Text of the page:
Jorge Ramos Keeps Pining For Californication Of America

Univision anchor Jorge Ramos' latest column evokes the past and pines for a desired future. But it's mostly repetitive, and a clear picture of the future that Ramos imagines for America.

Ramos spent a couple of days in Los Angeles, California last week, as he and colleague Ilia Calderón co-moderated Univision's showcase coverage of the California gubernatorial forum. As tends to happen when Ramos leaves the comfy confines of Univision's Miami citadel, a column follows. Last week was no exception. 

In a column titled "Two Days In Los Angeles", which first ran on Mexico City's Reforma, Ramos lays out his case for utopia:

Infuriating Washington's government, several Californian cities have become a sanctuary for the undocumented. That same generous and protective spirit is the same spirit I knew from my days as a student.

And as California goes, so does the rest of the country. Here, no ethnic group is a majority. There are more Hispanics here than in any other state, and more Asians except Hawaii. And in a multiethnic, multiracial state such as California, the only way to live in a civilized manner is with a great deal of tolerance, respect, and acceptance of those who are different and those who come from elsewhere.

We'd better learn from California. The Census Bureau calculates that no ethnic group will be a majority in the United States by 2044. Non-Hispanic whites will be less than half (of the population) and our identity will be mostly mixed. How does Puerto-Cuban-Mexican-American sound? Or what about Chinese-Irish-Salvadoran-American?

Ethnic salads aside, we've heard all this before. Witness our coverage from a little over a year and a half ago, when Ramos was making similar noise, again, in California:

PATT MORRISON, REPORTER, THE LOS ANGELES TIMES: As we approach the primary, we know that California is a majority-minority state; talk a little bit about the demographic changes in California and in the country.

JORGE RAMOS, UNIVISION ANCHOR: I call it the Latino wave, and it’s changing absolutely everything. 2055 is going to be a great year for me, because if I’m still alive I’ll be 97, and in 2055, the country will look like California. In 2055, non-Hispanic whites will be another minority. In 2055, every single group in this country – Latinos, African Americans and non-Hispanic whites -- will be a minority. That’s the trend.

Now, having said that, I would assume that values like tolerance, like the acceptance of immigrants, generosity and solidarity, would be relevant and important nowadays. And what I’m hearing in the presidential election is exactly the opposite. But that change, that enormous demographic change is well underway, and we Latinos, I think, we are changing everything. For instance, the new rule in politics is that no one can make it to the White House without the Latino vote. And that’s new.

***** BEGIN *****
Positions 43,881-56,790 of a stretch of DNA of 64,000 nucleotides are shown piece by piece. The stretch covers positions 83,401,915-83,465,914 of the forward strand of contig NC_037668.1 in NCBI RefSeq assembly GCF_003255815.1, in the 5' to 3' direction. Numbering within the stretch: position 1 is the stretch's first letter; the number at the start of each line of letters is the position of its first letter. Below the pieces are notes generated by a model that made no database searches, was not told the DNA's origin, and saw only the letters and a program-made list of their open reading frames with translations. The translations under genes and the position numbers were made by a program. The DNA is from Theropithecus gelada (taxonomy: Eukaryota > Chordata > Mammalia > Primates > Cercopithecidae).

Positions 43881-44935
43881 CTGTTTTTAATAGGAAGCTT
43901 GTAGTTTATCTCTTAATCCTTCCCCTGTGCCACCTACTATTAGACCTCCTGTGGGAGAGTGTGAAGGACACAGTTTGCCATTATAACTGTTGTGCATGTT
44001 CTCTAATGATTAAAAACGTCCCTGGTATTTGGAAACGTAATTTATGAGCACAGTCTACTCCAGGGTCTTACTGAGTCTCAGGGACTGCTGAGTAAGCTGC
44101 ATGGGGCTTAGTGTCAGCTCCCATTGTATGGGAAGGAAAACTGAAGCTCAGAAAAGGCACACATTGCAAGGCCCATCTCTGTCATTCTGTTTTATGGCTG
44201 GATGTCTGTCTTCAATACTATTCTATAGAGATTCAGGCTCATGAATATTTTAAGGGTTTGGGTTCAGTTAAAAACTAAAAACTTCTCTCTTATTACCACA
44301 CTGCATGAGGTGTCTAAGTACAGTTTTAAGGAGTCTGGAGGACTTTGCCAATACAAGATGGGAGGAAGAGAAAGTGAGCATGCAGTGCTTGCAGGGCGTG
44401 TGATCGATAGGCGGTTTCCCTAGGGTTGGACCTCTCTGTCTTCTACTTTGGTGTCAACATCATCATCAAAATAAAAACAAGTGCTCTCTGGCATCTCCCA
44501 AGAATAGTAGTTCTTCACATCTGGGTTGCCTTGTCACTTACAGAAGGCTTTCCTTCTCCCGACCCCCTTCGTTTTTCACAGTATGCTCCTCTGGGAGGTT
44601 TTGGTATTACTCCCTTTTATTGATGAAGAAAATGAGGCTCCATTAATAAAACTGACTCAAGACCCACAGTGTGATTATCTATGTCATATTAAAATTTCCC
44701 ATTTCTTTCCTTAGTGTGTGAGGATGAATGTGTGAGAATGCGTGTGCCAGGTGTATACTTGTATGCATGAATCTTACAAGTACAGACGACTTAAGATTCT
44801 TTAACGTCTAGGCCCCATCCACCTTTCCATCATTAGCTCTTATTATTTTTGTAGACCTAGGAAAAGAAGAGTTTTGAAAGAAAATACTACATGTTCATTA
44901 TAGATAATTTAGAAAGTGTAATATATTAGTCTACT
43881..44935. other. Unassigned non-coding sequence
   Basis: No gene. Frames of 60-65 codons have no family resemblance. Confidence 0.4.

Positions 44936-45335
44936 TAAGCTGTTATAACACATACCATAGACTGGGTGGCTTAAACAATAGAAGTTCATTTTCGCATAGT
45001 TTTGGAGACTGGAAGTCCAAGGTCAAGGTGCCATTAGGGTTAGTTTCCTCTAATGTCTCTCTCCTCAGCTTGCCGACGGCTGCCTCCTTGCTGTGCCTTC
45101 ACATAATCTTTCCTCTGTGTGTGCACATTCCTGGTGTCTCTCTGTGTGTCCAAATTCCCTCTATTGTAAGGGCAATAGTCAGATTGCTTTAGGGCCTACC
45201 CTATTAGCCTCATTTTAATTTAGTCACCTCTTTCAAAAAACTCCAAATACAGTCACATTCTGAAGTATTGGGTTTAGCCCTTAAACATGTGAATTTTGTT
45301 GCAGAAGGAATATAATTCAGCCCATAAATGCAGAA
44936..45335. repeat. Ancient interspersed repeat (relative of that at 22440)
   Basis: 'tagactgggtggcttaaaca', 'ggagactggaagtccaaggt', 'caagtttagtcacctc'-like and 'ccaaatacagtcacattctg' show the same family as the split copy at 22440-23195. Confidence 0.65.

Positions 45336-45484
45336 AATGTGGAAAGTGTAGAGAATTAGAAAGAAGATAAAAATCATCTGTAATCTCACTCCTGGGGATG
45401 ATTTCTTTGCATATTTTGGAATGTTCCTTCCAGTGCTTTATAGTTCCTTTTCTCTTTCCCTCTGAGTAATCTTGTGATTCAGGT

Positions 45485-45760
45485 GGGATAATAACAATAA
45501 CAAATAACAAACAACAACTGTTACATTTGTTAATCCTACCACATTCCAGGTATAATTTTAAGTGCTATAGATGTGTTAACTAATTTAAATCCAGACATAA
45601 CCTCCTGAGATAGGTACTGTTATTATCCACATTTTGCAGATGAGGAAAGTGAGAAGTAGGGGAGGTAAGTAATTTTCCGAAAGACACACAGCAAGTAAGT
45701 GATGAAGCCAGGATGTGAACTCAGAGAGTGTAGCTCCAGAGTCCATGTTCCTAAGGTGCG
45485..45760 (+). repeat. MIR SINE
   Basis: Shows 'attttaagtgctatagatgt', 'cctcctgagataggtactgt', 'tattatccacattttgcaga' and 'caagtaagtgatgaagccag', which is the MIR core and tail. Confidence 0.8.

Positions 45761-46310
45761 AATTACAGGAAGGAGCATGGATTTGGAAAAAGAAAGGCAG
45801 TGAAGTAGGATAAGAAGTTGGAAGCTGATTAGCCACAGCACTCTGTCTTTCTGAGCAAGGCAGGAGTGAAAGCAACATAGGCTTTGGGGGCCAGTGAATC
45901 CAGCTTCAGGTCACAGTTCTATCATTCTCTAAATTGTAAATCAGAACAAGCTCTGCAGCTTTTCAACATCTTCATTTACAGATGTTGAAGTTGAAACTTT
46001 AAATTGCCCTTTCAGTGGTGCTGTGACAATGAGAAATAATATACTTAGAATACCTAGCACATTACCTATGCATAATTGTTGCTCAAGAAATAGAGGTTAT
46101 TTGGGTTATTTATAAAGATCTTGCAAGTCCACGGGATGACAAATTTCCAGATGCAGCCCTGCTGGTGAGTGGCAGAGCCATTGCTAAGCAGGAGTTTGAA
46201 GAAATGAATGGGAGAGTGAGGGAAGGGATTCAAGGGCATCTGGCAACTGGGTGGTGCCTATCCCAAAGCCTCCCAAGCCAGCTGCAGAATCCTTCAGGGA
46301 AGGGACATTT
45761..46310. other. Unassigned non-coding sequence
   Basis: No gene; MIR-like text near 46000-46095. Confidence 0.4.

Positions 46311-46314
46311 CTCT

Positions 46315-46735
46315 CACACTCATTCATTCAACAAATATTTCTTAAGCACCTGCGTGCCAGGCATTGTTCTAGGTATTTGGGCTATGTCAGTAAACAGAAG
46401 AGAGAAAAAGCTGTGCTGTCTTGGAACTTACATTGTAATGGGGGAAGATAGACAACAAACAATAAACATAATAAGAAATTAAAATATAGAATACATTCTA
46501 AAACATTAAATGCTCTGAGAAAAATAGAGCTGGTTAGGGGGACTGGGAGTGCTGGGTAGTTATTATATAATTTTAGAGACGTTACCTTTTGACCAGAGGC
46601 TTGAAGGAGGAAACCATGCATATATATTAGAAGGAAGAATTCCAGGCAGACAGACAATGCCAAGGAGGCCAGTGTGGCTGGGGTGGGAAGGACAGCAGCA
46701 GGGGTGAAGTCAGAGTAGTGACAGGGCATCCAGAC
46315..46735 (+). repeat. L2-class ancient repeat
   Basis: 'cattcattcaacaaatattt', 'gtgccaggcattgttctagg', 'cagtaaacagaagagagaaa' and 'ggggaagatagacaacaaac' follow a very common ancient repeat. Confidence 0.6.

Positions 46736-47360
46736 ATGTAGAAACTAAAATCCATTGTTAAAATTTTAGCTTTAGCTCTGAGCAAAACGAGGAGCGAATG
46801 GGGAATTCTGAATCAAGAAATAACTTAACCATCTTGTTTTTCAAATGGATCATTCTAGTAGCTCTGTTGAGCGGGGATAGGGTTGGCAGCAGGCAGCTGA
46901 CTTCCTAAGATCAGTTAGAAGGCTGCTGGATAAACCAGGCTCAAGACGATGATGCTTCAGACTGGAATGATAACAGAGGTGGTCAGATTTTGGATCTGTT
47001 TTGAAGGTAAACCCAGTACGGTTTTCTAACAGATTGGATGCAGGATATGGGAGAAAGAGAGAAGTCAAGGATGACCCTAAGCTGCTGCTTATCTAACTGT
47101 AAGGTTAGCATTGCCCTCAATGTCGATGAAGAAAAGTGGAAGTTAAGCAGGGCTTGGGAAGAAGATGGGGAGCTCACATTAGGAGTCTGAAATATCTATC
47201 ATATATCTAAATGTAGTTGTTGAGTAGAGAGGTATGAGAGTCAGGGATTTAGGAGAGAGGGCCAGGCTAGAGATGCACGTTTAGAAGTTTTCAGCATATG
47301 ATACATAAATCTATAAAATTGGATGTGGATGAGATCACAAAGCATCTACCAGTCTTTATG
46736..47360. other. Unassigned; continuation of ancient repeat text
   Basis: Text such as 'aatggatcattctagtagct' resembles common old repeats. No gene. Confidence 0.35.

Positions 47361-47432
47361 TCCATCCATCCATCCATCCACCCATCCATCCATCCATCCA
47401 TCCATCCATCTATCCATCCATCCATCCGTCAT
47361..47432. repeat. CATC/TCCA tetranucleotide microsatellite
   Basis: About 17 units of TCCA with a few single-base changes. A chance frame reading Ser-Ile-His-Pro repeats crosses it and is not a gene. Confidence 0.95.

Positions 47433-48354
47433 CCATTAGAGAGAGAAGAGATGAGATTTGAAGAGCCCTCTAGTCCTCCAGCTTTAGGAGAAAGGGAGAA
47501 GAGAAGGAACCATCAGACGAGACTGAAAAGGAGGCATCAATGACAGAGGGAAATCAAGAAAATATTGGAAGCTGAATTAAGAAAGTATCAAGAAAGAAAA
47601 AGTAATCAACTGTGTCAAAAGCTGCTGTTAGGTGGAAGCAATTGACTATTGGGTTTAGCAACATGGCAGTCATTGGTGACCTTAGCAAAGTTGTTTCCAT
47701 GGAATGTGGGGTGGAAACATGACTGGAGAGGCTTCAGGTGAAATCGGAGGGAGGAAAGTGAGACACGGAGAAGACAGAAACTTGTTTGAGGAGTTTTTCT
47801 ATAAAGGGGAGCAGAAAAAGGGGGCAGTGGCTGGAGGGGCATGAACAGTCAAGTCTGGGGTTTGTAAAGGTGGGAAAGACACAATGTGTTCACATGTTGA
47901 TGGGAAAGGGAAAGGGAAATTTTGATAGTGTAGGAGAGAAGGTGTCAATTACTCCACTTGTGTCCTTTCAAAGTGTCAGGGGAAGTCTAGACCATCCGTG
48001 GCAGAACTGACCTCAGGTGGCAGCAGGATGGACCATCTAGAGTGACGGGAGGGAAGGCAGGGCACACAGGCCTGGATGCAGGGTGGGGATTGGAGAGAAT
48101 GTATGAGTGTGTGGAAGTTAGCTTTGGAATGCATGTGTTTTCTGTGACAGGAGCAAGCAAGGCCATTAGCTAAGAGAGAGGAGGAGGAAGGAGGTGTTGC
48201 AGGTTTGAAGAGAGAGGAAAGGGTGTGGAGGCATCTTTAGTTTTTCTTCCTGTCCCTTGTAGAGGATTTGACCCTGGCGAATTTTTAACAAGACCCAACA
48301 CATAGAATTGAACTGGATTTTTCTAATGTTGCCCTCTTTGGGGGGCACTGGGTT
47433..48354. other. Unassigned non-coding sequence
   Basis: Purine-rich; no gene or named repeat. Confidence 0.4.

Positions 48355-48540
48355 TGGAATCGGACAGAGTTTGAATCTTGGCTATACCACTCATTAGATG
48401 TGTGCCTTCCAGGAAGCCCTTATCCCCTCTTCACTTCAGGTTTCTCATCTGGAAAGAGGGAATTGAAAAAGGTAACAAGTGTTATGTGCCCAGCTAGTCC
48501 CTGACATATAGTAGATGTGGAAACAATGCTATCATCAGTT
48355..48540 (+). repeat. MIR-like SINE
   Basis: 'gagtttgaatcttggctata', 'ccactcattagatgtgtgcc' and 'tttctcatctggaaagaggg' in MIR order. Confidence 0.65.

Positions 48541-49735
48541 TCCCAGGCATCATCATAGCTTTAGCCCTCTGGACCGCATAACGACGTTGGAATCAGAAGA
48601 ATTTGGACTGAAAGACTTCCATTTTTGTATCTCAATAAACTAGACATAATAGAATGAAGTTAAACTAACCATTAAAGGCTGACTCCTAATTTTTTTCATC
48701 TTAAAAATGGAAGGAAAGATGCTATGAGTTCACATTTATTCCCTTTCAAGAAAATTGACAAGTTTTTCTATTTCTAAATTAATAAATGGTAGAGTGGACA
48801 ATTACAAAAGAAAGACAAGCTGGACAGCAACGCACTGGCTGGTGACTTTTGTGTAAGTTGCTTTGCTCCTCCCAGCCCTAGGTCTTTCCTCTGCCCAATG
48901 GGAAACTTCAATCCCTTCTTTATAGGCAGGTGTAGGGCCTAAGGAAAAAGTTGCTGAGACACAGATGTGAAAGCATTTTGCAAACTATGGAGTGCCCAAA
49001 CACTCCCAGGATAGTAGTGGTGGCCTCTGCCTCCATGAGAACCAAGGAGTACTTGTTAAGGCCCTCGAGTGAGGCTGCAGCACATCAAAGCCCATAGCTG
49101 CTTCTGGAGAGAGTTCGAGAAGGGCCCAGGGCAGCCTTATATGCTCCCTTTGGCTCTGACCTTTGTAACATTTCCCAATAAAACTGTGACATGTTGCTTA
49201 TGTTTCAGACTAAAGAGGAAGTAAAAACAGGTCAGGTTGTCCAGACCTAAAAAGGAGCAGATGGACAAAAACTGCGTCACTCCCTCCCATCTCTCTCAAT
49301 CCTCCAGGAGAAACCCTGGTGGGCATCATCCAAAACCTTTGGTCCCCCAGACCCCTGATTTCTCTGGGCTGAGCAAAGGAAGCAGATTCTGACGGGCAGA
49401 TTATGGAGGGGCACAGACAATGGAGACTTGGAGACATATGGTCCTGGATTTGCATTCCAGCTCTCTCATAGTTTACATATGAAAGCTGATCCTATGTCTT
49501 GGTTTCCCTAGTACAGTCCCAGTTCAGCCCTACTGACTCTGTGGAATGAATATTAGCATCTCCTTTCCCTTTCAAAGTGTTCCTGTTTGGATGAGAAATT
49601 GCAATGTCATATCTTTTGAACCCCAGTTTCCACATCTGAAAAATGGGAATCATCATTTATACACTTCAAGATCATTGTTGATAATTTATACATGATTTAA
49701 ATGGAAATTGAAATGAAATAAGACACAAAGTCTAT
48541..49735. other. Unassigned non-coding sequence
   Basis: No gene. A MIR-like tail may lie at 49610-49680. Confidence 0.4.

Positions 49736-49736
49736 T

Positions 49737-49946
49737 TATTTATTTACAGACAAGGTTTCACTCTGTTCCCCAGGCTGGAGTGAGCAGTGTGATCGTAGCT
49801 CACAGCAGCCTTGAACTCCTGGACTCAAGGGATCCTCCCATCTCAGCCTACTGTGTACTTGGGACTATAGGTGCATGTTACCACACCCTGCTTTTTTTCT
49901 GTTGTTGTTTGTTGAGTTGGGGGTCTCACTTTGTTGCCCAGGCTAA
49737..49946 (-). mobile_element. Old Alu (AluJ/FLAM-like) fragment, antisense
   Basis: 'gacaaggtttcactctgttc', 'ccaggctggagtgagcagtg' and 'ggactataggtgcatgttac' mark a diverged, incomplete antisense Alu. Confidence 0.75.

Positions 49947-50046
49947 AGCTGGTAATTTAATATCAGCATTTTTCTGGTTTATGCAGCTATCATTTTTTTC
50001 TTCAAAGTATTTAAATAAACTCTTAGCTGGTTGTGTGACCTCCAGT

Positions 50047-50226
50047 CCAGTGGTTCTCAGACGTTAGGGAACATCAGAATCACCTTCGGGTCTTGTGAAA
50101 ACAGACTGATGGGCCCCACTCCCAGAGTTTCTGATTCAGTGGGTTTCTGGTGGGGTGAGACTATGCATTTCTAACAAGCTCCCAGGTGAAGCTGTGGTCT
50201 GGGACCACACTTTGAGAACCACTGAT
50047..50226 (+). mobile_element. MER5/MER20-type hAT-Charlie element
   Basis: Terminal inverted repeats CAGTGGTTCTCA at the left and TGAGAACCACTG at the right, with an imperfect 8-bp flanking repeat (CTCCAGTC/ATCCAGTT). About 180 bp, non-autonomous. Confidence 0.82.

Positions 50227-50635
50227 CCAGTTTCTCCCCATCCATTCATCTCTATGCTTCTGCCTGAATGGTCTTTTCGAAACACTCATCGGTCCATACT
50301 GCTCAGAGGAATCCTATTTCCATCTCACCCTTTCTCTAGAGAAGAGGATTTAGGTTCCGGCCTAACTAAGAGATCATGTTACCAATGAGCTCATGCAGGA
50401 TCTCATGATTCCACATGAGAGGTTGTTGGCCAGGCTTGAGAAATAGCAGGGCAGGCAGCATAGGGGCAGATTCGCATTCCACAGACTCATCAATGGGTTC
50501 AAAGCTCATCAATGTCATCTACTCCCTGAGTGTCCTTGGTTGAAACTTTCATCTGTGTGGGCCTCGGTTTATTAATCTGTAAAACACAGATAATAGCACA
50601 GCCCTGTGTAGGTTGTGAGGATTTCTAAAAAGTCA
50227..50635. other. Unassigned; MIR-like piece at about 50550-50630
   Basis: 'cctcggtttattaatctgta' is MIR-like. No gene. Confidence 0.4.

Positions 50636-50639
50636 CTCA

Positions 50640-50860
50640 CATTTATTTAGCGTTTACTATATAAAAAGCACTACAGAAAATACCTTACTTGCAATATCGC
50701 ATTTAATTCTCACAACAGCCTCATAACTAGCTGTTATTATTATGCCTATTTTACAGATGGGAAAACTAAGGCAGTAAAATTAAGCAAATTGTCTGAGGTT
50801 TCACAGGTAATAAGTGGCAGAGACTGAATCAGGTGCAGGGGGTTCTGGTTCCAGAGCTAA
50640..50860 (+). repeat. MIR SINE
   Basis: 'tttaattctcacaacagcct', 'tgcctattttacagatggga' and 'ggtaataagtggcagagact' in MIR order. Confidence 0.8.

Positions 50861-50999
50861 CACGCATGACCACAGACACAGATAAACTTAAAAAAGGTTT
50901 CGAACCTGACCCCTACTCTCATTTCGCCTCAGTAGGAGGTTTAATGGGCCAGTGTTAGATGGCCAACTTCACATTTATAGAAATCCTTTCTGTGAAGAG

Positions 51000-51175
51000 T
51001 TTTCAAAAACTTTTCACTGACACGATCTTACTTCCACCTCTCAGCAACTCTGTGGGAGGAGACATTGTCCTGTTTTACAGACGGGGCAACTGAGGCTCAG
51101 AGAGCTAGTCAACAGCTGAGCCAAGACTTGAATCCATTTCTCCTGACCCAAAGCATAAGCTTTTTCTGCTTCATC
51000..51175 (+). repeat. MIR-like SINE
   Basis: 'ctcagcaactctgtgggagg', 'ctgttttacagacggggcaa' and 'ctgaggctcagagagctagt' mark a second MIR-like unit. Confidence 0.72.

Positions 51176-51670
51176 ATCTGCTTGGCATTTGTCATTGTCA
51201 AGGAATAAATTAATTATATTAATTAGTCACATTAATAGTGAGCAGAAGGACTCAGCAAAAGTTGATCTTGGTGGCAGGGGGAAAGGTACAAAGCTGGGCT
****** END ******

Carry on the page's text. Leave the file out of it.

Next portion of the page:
While there is nothing wrong with a demographic shift, there is a huge problem with a national anchor who cut his teeth in California openly pining for the rest of the nation to follow suit. As we said back then:

Ramos' willful inability to see matters beyond the lens of race is nothing new, so no one should be shocked at his gleeful anticipation of the day that America becomes a majority-minority country (not that there's anything inherently wrong with that). However, his wish that America resemble California should be a cause of concern to reasonable people from all walks of life.

...

When Ramos claims to want the rest of the country to resemble California, there's more to that than simple racial and ethnic diversity. In word and deed, Ramos (and, by extension, Univision) also pines for an America that resembles California in terms of partisan ideology and enacted policies. 

Fast forward to 2018, and little has changed. Jorge Ramos is still openly pining for the Californication of America. The more things change, the more they stay the same.

 

 

NB Daily MRC Latino Immigration Ending DACA Corporate Liberalism America with Jorge Ramos Univision Journalistic Issues Government & Press Jorge Ramos
Jorge Bonilla's picture


Sponsored Links